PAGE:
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The Source Podcast: How Swedish pension AP1 evaluates ESG managers

26 January 2021

(15 min podcast) In this episode of The Source, eVestment’s podcast covering trends and insights in institutional investing, we’re joined by Majdi Chammas. He is responsible for external equity mandates within the external partnerships and innovation team at Första AP-fonden (AP1) which manages part of the capital in Sweden’s national income pension system.

Over the past several months, we’ve worked closely with the AP1 team to get their feedback and help guide the development of our recently expanded ESG questionnaire, where managers are able to provide much more information on their ESG philosophies, approach, and ultimately the impact.

If you want more information on how you can enhance your research and monitoring processes with eVestment data and analytics, just like AP1 and the more than a thousand investors and consultants around the world are already doing, reach out to solutions@evestment.com.

Highlights from the conversation:

Edited and condensed for clarity. 

Rich: Majdi, thank you for joining us. I know for the managers listening out there, it’s always nice for them to see beyond the curtain and get an idea of your manager evaluation process.

Majdi: We think this is a people’s business. It starts with people cultivated in the right culture with a defined philosophy and process considering ESG – they will outperform. Our research process is built around all those pieces of information. We evaluate people and we evaluate the company itself, because we believe that fosters the culture that will give better performance or make those managers excel. And you need to have a philosophy that is defined, should be very easy to understand how you think you can add value as a manager, and then you have a process that is disciplined, repeatable, documented. And ESG of course, is an additional level of information that you can use to enhance your analysis of the companies that you are considering to invest in or avoid investing.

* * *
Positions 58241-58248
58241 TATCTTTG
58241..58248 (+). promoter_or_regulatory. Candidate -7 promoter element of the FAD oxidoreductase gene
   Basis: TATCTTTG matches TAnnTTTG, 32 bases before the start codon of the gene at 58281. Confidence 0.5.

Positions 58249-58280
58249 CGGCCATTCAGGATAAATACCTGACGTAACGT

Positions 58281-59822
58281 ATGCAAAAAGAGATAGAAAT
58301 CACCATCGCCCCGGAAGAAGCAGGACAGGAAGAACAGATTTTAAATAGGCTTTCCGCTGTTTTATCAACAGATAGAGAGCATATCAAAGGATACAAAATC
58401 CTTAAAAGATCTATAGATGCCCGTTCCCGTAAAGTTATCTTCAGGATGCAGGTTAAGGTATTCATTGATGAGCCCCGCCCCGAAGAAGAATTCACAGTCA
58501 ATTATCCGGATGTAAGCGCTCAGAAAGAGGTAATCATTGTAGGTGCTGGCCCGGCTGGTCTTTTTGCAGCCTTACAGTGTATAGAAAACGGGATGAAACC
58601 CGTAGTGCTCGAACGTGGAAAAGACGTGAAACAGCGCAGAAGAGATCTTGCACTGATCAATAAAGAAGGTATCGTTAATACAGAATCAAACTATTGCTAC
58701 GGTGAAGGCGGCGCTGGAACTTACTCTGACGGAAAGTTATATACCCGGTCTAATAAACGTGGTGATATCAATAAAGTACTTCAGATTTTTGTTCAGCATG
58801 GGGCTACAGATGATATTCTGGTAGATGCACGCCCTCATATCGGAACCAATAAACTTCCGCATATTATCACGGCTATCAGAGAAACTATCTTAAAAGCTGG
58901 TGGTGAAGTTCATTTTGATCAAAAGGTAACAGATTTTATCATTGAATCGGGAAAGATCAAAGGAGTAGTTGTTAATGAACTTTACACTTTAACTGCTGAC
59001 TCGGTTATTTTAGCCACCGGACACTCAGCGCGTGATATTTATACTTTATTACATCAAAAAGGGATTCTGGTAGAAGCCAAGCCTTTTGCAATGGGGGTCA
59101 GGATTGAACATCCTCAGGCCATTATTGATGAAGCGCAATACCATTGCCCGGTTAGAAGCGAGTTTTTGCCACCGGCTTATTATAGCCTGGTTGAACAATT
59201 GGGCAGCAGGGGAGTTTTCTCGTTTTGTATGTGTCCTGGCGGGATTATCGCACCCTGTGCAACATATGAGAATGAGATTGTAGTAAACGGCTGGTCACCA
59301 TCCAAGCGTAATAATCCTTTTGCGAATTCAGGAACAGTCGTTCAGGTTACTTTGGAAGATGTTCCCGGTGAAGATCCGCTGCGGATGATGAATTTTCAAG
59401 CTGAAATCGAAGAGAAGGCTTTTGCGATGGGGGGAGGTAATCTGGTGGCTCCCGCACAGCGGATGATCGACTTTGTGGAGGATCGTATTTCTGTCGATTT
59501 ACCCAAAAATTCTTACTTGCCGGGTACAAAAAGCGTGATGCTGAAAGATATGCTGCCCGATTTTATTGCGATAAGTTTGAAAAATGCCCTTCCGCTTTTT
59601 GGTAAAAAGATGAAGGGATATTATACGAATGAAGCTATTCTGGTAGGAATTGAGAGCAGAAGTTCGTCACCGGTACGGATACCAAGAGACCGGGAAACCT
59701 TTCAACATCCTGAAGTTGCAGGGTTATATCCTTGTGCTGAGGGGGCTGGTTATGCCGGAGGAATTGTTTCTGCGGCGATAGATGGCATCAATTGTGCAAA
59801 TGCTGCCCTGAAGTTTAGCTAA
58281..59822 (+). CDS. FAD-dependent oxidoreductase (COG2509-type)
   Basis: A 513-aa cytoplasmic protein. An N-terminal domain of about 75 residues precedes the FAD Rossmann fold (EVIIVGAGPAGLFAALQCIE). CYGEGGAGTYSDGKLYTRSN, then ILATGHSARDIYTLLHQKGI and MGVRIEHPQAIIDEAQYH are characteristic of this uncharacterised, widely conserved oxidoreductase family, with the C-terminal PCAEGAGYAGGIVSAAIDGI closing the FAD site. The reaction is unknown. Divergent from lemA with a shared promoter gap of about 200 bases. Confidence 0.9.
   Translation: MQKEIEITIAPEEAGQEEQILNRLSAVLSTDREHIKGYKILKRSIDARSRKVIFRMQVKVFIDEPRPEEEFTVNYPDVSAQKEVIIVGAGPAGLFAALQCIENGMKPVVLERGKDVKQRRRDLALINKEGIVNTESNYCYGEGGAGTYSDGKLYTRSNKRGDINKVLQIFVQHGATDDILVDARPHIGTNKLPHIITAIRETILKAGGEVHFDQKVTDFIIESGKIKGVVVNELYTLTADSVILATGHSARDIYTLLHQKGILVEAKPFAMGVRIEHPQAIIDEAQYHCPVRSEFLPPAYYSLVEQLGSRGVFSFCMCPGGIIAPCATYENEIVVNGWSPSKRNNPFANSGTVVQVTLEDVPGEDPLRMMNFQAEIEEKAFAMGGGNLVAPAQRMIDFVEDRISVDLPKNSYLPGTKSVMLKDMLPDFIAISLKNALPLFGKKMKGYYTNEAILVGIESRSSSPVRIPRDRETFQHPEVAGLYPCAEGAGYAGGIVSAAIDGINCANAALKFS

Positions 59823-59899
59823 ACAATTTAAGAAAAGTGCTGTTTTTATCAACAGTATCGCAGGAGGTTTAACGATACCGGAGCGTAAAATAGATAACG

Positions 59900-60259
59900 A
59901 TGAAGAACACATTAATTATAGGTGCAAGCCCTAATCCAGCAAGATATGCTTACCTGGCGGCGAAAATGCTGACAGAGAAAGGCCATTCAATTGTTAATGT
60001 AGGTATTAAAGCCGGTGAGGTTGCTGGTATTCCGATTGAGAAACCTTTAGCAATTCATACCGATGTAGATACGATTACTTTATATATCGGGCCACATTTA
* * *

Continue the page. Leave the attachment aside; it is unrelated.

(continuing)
Rich: Our teams have worked together over the past several months and you’ve been a great partner in providing feedback and input on the development of our new ESG questionnaire. But can you give us some more specifics about what you’re looking at regarding ESG for those managers you’re evaluating?

Majdi: One of the most common questions we always get from our managers is, what do you think is the best way to do ESG integration? And unfortunately I have the most boring answer: there is no one way, everybody should to do it their own way, but a couple of things that are important, even when you do it yourself.

When we look at the managers, we need to see that there is a chain of belief through the organization, from management to the portfolio managers, analysts, even the companies they invest in, that they believe this is important. So that’s the first thing. The other thing is that when management commits to ESG, they also allocate resources, and we want to see that is also happening.

We would like to see the managers use their own analysis, their own data and not rely on third-party providers, because it’s consensus, it’s out there, everybody has it and it’s always most often backward-looking. So we’d like to see the managers do the analysis themselves and do it in a way that fits into their philosophy and into their process.

Rich: So you mentioned some of those data providers. You’re using eVestment now to get that data provided directly from the manager. What other third-party providers are you using, and how willing and able are managers to provide the information that you’re asking for? I’m imagining some are a little bit more mature in the process around having that data available and some might be scrambling to get it.

Majdi: I think this is indicative of the manager and their confidence. Most often, we’ve never had a big issue to get the data from the managers. We use tools  that have some of the behavioral analysis data. We use Style Analytics to get more understanding of what the managers fit will be, what their style appeals, how is their factor exposures, etc. And we use MSCI, of course, for the benchmarking, to get a screening of the portfolio, to see the ESG scores in the portfolio and to get more questions to ask the managers.